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Culinary travel – not exactly new

4 Jan

Imagine learning to cook, hot, spicy Indonesian food at 40 degrees centigrade. It happened to me in Manila, capital of the Philippines.

Alas, I’ve not been on an exotic vacation, just a trip down memory lane. I’ve just discovered a cutting from the “Daily Telegraph and Morning Post”, dated 25 July 1962. The author, Jacqueline Rose met up with television cook Pete Alfonso to learn how to make a genuine Indonesian dish. A television cook in 1962?

A little more delving leads me to more information about Mr Alfonso. He was a charismatic Dutch-Indonesian who ran Cafe Indonesia well known for jazz and good food.

Cooking Indonesian Style in 1962

Cooking Indonesian Style in 1962

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App solutely gluten free recipes?

29 Dec

You might be thinking of trying gluten-free foods or you may have been diagnosed as intolerant to gluten. I am sure you’ve found already how many staples have wheat in them. Trying to create  tasty alternatives to some of the items found in the free-from aisles will quickly seem a must.

Recently, one of my weekend guests needed to avoid all wheat. How best to tackle his requirements? Rather than purchase a special recipe book, I decided to dip into Phil Vickery‘s Gluten Free cooking app.

I love browsing through cookery books, I also use recipes from online sources but this was my first attempt at using a recipe App. I am not sure whether all Apps are so counter-intuitive (please do let me know)? Also, I am not particularly tidy when cooking, you can tell the recipes I cook from regularly – they are often rather splattered. So, using my iPhone was going to be tricky (and sticky)!

Gluten free bread

Gluten free bread

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Love cooking: Cooking as entertainment?

19 Oct
Love Cooking Show - Ainsley Harriott

Love Cooking Show - Ainsley Harriott

The Playhouse Theatre was the rather unlikely location for a day of cookery demonstrations by TV chefs this week. In such a large theatre, could an audience do the chefs justice?  After rather cringing at the Tiggerish personality of Olly the “wine guy” from Saturday kitchen (did he have to do the same Mexican wave ‘thing’ at each demonstration?), we settled in for an entertaining evening.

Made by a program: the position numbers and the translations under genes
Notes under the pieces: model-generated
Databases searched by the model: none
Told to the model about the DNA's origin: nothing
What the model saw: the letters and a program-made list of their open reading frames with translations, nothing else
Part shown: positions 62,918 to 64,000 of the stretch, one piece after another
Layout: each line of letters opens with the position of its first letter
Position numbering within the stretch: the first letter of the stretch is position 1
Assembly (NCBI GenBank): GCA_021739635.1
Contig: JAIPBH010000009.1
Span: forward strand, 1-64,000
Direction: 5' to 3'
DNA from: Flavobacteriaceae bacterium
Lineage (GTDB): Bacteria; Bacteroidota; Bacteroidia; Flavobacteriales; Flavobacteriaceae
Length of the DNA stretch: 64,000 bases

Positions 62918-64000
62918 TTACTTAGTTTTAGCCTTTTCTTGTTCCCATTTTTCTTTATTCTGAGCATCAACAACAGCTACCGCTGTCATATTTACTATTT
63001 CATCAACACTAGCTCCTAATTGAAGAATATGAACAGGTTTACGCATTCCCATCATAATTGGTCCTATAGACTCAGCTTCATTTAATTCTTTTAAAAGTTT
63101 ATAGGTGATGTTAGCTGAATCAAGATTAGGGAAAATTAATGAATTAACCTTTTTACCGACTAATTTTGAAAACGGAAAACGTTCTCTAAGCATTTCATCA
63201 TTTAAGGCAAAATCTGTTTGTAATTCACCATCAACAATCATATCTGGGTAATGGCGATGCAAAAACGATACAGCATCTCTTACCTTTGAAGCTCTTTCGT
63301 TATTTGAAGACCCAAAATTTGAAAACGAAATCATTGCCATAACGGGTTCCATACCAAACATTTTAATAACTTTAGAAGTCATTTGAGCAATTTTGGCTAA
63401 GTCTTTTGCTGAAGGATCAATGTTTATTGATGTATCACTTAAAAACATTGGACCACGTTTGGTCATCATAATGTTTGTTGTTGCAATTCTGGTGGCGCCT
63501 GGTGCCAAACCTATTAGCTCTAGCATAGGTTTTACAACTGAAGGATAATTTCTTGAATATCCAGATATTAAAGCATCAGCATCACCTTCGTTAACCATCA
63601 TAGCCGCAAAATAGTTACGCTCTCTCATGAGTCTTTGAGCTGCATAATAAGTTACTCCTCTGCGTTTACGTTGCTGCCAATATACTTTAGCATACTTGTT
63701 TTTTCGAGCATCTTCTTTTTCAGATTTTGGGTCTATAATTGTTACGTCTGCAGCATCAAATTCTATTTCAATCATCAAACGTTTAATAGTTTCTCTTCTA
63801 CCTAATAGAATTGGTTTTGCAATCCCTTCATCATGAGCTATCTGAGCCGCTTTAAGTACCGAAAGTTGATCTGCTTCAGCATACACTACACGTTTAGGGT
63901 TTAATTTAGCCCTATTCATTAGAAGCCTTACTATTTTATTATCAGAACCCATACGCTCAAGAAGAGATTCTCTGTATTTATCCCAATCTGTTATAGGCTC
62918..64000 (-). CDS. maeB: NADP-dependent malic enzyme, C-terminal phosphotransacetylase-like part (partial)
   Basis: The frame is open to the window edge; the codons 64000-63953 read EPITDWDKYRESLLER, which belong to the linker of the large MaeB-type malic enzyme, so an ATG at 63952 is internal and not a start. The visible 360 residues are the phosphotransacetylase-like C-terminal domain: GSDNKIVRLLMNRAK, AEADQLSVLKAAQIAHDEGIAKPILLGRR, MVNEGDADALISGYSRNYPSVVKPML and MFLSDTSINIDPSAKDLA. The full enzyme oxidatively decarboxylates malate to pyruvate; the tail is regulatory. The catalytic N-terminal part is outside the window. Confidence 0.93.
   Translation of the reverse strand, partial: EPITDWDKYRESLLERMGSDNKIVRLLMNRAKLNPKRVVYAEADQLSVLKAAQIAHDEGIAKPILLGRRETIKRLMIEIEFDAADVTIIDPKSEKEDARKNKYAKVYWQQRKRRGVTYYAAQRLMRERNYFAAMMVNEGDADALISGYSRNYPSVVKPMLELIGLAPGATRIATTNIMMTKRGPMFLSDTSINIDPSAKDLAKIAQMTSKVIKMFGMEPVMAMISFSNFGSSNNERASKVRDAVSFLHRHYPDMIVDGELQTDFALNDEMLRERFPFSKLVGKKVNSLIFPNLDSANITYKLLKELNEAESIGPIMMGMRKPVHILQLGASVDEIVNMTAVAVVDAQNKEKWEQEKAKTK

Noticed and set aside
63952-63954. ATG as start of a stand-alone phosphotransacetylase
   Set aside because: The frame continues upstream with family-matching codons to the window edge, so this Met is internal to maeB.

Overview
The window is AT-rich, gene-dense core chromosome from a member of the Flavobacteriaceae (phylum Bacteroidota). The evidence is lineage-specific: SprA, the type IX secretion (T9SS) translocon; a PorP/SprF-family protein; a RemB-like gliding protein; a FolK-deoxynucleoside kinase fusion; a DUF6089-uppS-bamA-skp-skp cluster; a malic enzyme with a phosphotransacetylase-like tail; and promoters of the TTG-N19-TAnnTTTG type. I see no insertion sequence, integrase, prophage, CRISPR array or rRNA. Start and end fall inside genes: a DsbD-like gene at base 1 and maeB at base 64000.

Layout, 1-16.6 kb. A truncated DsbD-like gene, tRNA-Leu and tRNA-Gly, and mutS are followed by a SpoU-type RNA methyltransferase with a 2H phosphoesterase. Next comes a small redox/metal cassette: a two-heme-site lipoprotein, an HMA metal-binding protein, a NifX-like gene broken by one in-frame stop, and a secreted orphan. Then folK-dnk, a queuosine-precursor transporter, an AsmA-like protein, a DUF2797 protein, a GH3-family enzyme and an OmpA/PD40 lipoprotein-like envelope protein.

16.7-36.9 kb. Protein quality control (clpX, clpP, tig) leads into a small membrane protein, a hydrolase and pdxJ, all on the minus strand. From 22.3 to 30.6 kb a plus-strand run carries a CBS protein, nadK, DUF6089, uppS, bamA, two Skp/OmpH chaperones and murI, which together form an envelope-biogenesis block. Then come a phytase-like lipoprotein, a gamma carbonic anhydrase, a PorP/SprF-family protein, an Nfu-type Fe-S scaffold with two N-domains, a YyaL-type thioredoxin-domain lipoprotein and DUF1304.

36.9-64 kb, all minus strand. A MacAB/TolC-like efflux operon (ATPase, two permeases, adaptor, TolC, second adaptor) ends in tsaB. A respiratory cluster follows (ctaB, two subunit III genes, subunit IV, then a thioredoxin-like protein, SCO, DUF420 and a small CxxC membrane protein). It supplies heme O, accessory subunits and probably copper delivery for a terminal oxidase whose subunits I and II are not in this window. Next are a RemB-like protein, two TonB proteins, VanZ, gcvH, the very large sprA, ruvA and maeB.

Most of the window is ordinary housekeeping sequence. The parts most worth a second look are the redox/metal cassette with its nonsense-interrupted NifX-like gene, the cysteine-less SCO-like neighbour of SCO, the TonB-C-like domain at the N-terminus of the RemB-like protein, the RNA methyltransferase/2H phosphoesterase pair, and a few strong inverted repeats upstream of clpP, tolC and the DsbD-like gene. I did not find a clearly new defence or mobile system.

I’m often frustrated by not being able to see what the chef is preparing  – here this was overcome by a roving camera woman taking close-ups. These were alternated with fix camera shots. What a great idea, so simple and really effective.

I am not really sure why the words Ainsley Harriott invoke  a forceful response – I guess he is rather like Marmite, either you love it or you don’t.  I’ve been a fan since trying to find an interesting cookery book for a beginner chef. She  found that his recipes were easy to follow, tasty and effective.

We were entertained with charming stories about Ainsley’s family – one of his aunties would smuggle mangoes into the country in her underwear in the sixties – and plenty of useful cookery tips. The recipes were colourful and vibrant (and tasted pretty good too). And the sight of Ainsley limboing across the stage? Well, that won’t be forgotten soon.  His philosophy – learn to cook so you can enjoy eating with friends – who can argue with that? So were we entertained? Yes, and we learnt a few things too.

Recipe

(from the Love Cooking Recipe Book)

Caroline and I sneaked up on the stage to taste this cooking – delicious. I just had to have a go at the cornbread muffins. I’ll certainly make them again. These are best eaten warm. They’re really easy to freeze and reheat.

Ainsley Harriott's Chilli Cornbreak Muffins

Ainsley Harriott's Chilli Cornbread Muffins

Ingredients

50 gr butter
150 gr self-raising flour
1 tablespoon caster sugar
1 tsp salt
2 teaspoons baking powder (EF: yes you do need this as well!)
1/2 tsp black pepper
150 gr yellow cornmeal (or polenta)
2 eggs, lightly beaten
300 ml of buttermilk or milk with juice of half a lemon
1 chili, de-seeded and chopped
2 tablespoons of chopped fresh herbs (whatever you have to hand) or 3 teaspoons of dried herbs

Paper or silicon muffin cases and tin.

Pre-heat oven to 180 deg C.

Method

1. Melt butter in pan or microwave and use some to grease your muffin cases. (EF :If you have silicon cases you do not need to do this)

2. Sift the flour, sugar, salt and baking powder into a bowl, then tip in the pepper and cornmeal. Stir to combine.

3. Make a well in the centre of the dry ingredients and quickly stir in the eggs, buttermilk (or milk mixture) and butter and mix until smooth. Fold in chilli and herbs until just combined. Spoon the mixture into the paper or silicon cases.

4.  Cook for about 20 minutes until golden brown and a skewer comes out clean. (EF I found you need less time with a fan oven).

Love Cooking – James Martin and Guests

19 Oct
James Martin on Love Cooking, Edinburgh

James Martin on Love Cooking, Edinburgh

 I don’t watch Saturday Kitchen and chances are I’m not going to start after this experience. Although the food looked decent enough, the personality of the cook rather put me off eating it. Saying that, James’ guests, entertaining Oz Clarke and demure local hero Tom Kitchin, made the hour and a half  quite pleasant. Two skilled chefs, a three-course cookery demonstration and wine advice to boot – what’s not to love? Let me tell you.